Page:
Mr. Bellone said as of April 5 there were 1,435 people hospitalized with Covid-19 in Suffolk County, an increase of just 19 from April 4, but there are now 504 people in intensive care, a big jump of 113 from yesterday, which can occur when the condition of people who are already hospitalized worsens and they need to be intubated.

Hospitals in Suffolk are still adding beds, he said, adding that there are now 3,186 beds in the county, 742 of which are ICU beds, with hospitals adding a total of 162 ICU beds in the past 24 hours.

He said that, as of Sunday, there are 705 hospital beds available, 82 of which are ICU beds, in the county. He added that 107 patients had been discharged in the past 24 hours.

Mr. Bellone added that he is urging all members of the public to wear homemade masks in public, and that he will do the same. But he did caution that medical-grade surgical masks and N95 masks, which are still in short supply, should not be used by the general public and should be saved for health care workers.

“We need to model, in Suffolk County, exactly what we are asking other people to do,” he said of his decision to wear a mask in public, adding that sewing groups have popped up all over the county to aid in the effort. “This is not a replacement for social distancing and the stay at home guidelines in place. Those measures are absolutely critical to flattening the curve and supporting health care workers.”

Mr. Bellone added that he was dismayed that several upstate representatives had penned a letter criticizing Governor Andrew Cuomo for saying that he would use the National Guard to move ventilators where they are most needed within the state.

Mr. Cuomo said at his Sunday morning that he would go from Montauk Point to Buffalo to bring a ventilator where it is needed.

“I’m certain they don’t mean ventilators not being utilized in the State of New York should not be utilized to help save lives on Long Island or downstate,” said Mr. Bellone. “This epidemic is something that we have to fight together. We are one New York and one nation. This is about humanity.”

Mr. Bellone, a Democrat, said that spirit of humanity also extends to bipartisanship, and said he was heartened by Republican Congressman Lee Zeldin’s response to learning that the county had given out all of its supplies of surgical masks, N95 masks, gowns, face shields and body bags.

“I had a good conversation with Lee Zeldin about what we need here, and he has worked with the White House to get a commitment to make sure Suffolk County has what we need in the next 30 days,” said Mr. Bellone. “I know the President knows Suffolk County. He has friends who are here and he knows what a big place this is, with 1.5 million people.”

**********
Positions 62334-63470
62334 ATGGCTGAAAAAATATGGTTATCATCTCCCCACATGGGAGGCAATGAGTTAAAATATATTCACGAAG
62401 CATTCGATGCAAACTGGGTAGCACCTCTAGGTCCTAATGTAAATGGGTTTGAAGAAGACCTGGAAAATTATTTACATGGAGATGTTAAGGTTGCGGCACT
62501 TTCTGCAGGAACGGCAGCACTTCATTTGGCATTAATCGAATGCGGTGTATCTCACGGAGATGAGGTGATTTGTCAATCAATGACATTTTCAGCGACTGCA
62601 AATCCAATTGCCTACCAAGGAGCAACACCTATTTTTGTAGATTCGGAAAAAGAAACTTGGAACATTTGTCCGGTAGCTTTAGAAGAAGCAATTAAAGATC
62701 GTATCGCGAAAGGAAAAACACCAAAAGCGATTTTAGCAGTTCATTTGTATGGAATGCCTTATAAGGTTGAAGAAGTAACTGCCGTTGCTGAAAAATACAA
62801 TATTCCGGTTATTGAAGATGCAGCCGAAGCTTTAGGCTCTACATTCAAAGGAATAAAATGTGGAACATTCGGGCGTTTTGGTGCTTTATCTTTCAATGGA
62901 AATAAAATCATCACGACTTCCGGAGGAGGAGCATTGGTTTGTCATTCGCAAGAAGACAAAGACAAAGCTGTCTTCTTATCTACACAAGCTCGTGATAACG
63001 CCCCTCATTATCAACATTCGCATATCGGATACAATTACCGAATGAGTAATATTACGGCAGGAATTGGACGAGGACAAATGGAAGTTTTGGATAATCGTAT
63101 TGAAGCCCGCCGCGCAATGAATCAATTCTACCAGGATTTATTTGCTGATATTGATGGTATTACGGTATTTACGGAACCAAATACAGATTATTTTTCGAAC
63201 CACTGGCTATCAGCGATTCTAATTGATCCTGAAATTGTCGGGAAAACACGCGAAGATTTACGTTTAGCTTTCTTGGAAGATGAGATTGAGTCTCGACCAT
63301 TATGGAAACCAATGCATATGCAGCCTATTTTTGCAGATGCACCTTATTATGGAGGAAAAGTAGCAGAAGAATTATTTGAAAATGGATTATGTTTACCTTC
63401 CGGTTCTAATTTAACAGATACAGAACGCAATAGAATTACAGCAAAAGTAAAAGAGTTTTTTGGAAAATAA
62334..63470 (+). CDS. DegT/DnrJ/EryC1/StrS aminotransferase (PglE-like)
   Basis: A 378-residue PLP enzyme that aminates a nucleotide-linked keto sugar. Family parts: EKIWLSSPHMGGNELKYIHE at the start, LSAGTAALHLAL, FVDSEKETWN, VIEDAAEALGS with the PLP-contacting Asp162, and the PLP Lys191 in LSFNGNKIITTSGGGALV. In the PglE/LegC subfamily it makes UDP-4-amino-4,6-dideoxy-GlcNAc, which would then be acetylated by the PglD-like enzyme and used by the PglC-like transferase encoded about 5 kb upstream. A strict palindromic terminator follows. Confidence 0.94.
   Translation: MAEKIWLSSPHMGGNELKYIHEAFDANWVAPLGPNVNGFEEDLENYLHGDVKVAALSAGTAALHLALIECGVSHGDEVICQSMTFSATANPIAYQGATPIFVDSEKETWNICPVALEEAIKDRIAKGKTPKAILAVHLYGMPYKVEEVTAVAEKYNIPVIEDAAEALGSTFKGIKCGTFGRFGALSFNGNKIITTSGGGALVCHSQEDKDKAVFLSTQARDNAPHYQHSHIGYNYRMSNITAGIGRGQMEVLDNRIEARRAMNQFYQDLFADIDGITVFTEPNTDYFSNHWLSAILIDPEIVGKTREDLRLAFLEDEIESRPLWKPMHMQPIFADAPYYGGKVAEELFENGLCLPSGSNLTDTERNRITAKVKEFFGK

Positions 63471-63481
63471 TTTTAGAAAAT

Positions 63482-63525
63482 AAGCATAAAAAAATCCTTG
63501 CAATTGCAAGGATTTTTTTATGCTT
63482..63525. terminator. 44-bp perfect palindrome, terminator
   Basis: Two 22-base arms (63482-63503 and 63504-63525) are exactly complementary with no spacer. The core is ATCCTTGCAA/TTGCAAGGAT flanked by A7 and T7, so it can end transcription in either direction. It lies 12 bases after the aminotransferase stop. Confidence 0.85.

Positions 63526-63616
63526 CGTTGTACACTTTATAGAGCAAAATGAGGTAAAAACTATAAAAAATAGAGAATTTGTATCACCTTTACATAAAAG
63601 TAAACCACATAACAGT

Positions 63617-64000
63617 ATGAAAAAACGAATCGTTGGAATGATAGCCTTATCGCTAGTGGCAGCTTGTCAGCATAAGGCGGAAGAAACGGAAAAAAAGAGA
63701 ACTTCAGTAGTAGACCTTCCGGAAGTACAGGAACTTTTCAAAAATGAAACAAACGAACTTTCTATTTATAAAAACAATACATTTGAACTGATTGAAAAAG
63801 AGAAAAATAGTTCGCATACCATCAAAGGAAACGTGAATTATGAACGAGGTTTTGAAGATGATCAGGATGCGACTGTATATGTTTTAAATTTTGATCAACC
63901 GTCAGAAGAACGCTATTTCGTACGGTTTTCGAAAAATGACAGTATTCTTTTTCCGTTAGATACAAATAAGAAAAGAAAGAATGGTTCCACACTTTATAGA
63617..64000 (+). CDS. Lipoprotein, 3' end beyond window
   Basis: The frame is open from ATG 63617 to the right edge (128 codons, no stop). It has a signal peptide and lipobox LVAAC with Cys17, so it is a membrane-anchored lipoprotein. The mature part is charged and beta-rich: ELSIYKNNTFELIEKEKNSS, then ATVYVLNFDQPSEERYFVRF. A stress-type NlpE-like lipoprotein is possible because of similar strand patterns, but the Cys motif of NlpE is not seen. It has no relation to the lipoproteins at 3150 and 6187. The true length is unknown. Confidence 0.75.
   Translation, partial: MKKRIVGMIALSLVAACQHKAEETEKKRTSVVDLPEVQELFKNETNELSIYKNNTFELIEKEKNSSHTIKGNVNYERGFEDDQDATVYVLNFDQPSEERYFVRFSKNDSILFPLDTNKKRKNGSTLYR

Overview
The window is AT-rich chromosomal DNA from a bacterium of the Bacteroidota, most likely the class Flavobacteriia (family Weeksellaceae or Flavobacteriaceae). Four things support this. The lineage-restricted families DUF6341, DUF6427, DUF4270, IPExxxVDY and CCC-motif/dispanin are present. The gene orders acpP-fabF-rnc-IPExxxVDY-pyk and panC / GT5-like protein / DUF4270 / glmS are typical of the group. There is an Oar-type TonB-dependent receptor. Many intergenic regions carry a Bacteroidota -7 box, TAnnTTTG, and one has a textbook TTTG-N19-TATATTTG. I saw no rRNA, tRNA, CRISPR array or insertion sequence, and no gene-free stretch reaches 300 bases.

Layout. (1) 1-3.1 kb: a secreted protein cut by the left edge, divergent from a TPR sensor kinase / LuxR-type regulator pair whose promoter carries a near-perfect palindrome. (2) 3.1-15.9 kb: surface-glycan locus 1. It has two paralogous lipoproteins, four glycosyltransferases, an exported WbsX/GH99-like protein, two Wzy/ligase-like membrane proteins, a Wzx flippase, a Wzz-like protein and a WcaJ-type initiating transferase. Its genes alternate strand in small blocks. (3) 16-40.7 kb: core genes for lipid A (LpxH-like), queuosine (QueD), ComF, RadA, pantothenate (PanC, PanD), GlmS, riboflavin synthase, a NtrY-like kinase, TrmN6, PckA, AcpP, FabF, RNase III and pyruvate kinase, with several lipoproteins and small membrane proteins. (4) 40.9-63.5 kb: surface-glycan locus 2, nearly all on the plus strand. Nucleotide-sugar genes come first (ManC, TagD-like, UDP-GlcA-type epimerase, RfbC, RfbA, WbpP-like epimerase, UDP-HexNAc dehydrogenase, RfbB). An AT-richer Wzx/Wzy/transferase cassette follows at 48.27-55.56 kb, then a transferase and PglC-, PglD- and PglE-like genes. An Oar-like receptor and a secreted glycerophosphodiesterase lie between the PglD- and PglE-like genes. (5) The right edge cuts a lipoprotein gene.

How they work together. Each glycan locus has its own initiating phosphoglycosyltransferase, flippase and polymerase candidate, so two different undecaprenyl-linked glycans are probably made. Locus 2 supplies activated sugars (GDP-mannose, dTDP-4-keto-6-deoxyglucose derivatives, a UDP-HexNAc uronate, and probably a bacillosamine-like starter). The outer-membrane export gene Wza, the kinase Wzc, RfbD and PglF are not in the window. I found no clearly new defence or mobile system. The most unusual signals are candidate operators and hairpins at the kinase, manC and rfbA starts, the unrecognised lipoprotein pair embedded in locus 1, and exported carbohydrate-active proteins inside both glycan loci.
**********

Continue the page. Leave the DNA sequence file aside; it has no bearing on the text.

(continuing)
According to Mr. Zeldin’s office, President Donald Trump’s Senior Advisor and son-in-law Jared Kushner responded to his request for help “within minutes,” and the county expected to receive its first delivery of 150,000 surgical masks Sunday, April 5.

“Our brave local medical professionals, law enforcement officers, first responders and all others fighting coronavirus on the front lines urgently need masks, face shields, gowns and other protective equipment ASAP, and I thank the administration for their quick response to my direct plea on behalf of my constituents,” said Mr. Zeldin. “I will stay directly in touch with every level of government, local hospitals and healthcare facilities, and others in need in elevating their specific requests to the highest levels of the administration. When it comes to fighting the ongoing outbreak of coronavirus, we are one team and this is one fight. “

“Every level of government is working together in unison. That’s the way it should be,” agreed Mr. Bellone.

“We don’t know exactly when the peak will be,” Mr. Bellone added. “Over the next 30 days, this is a critical time. What you do right now will make a difference in the next couple of weeks. Don’t go out, as much as you can. Everything we do today and tomorrow will have an impact in the week ahead, and the next week. I’m asking every resident to voluntarily comply.”

Beth Young

Beth Young has been covering the East End since the 1990s. In her spare time, she runs around the block, tinkers with bicycles, tries not to drown in the Peconic Bay and hopes to grow the perfect tomato. You can send her a message at editor@eastendbeacon.com